Nisham then took a baton which was lying outside the cabin and broke the glass of the cabin. He went inside through the cabin window and started beating up Chandrabose.

After beating Chandrabose mercilessly, he came out through the cabin window and threatened us, he said that he had a gun (but did not show the gun).

As soon as we heard this, we ran in different directions. I then saw him making a call on his mobile, he then turned to Chandrabose and gesticulated that he will shoot him. I came rushing back to the cabin and yelled to Chandrabose. 'Boseetta, run out through the window.' Chandrabose then jumped out.

I also frantically called (using mobile phone) our assignment manager and a Shobha staff to come to the spot.  Chandrabose and I started running, we were near the side of the fountain. Meanwhile, Nisham got into the car and followed us, Chandrabose was just 20-30 meters behind me. 

As Chandrabose turned to look back, the car came in full speed, rammed into him, crashing into the wall of the fountain. The car in full speed climbed the platform on which the fountain was standing and rammed into Chandrabose. The front two tyres crashed into the fountain wall throwing Chandrabose to the side.

In spite of one of the tyres bursting, Nisham reversed the car, stopped the engine, got down and kicked Chandrabose, beat him with his hands and said 'Get in the vehicle'.

I saw all this very clearly from a 30 meter distance. The place was well lit for me to see everything that was happening.

Nisham dragged Chandrabose into the backseat of the vehicle, just when he was exiting the apartment, Nisham's wife was waiting for him in at the outer gate in a car (she had come from their villa inside). She parked her car and gets inside Nisham's vehicle. They then took Chandrabose to the parking lot. I realised that the phone call he made must have been to his wife.”

Chandrabose’s family alleges that Anoop was paid to go back on his statement, and that he now owns a plot in Palakkad and has even bought a car.

The Public Prosecutor in the case remains confident. Speaking to TNM, he says, "The witness changing statement, but this is not a setback to the case. He has recorded his statement before a magistrate and we will ask the judge to consider it. There are many other witnesses, and we are confident that some of them won't change their version."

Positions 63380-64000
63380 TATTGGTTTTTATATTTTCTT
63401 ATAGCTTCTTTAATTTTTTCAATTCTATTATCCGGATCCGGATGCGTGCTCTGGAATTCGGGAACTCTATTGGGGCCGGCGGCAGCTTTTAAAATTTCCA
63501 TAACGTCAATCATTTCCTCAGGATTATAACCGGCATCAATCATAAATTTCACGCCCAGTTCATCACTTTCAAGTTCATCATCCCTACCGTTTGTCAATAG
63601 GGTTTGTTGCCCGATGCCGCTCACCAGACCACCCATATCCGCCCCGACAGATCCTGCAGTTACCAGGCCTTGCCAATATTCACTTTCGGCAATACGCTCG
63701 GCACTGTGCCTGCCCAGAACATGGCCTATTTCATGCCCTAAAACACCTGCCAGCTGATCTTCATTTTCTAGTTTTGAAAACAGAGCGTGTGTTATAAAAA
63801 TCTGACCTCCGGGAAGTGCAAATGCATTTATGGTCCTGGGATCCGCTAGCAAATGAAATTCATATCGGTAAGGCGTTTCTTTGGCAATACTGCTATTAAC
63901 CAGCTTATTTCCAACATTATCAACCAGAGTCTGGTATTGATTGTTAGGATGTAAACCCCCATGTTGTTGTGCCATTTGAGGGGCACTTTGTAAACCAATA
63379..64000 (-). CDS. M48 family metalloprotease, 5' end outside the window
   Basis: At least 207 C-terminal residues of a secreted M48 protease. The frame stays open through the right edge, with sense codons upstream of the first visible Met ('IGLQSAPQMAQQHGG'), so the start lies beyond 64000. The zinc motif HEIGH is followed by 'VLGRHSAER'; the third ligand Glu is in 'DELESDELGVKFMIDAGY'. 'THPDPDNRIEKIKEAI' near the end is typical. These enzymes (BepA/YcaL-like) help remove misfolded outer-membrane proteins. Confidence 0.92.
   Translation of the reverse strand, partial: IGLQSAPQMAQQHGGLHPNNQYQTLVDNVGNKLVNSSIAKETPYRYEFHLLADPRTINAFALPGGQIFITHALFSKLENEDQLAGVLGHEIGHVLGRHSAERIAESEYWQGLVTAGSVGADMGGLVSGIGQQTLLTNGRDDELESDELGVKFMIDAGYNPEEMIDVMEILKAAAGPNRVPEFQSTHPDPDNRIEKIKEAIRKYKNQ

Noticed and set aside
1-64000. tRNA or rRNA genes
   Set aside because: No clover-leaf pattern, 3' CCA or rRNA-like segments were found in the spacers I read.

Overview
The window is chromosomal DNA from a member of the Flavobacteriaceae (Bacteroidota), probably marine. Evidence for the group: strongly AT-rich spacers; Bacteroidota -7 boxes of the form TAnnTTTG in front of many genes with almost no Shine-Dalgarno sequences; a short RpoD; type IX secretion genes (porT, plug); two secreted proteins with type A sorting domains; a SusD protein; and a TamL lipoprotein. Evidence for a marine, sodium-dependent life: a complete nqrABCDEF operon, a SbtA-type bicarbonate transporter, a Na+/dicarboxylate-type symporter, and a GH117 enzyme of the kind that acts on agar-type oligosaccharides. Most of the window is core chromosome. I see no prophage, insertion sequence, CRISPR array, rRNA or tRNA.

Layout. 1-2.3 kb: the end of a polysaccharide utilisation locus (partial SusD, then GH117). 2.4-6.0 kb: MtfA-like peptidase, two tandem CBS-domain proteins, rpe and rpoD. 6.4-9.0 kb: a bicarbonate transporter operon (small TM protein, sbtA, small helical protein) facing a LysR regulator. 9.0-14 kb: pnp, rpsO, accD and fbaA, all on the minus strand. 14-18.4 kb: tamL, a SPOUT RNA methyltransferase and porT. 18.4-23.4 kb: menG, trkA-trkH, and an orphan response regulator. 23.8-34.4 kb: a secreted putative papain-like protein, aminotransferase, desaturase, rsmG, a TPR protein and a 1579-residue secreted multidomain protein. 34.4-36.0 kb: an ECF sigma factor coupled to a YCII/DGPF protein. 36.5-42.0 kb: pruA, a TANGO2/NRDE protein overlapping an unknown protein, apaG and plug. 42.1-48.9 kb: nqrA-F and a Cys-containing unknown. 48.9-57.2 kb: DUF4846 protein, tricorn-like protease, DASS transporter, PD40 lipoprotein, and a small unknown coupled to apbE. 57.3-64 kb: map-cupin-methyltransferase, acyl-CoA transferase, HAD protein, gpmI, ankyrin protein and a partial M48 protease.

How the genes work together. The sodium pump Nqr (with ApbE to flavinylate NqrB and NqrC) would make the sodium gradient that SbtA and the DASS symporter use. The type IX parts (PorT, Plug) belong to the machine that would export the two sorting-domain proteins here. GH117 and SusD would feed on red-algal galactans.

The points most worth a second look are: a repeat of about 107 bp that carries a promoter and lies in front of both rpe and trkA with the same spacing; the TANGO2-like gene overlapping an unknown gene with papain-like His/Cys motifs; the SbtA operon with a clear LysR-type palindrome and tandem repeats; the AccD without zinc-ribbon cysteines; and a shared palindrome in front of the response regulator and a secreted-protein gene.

But it might not be that simple. The Thrissur police never took Chandrabose’s statement, which would have been crucial to the case. At this juncture, the case against Nisham has been weakened and it could go either way.

Nisham has at least nine cases against him in Kerala and Karnataka for various offences. These include murder, attempt to murder and intimidation for which he has been booked under the Kerala Anti-Social Activities Prevention Act.

As it dawns upon us now that there is a very real possibility that a cold-blooded, drunken maniac and murder-accused could get away, it is difficult not to react with a sense of despondency, anger and frustration. How can we sit by and watch another murder-accused, with a history of violence, get away?

This is not just about one case, this is a systemic issue. The Indian judicial system is rotten from the inside, and witnesses are prone to being either influenced or intimidated. Rich and influential businessmen like Nisham can easily manipulate the system according to their will. Can we allow money to silence the truth and result in a travesty of justice?

In the coming days, we must keep a close watch on the Nisham case to see how it goes. 

(Some pages from the statement)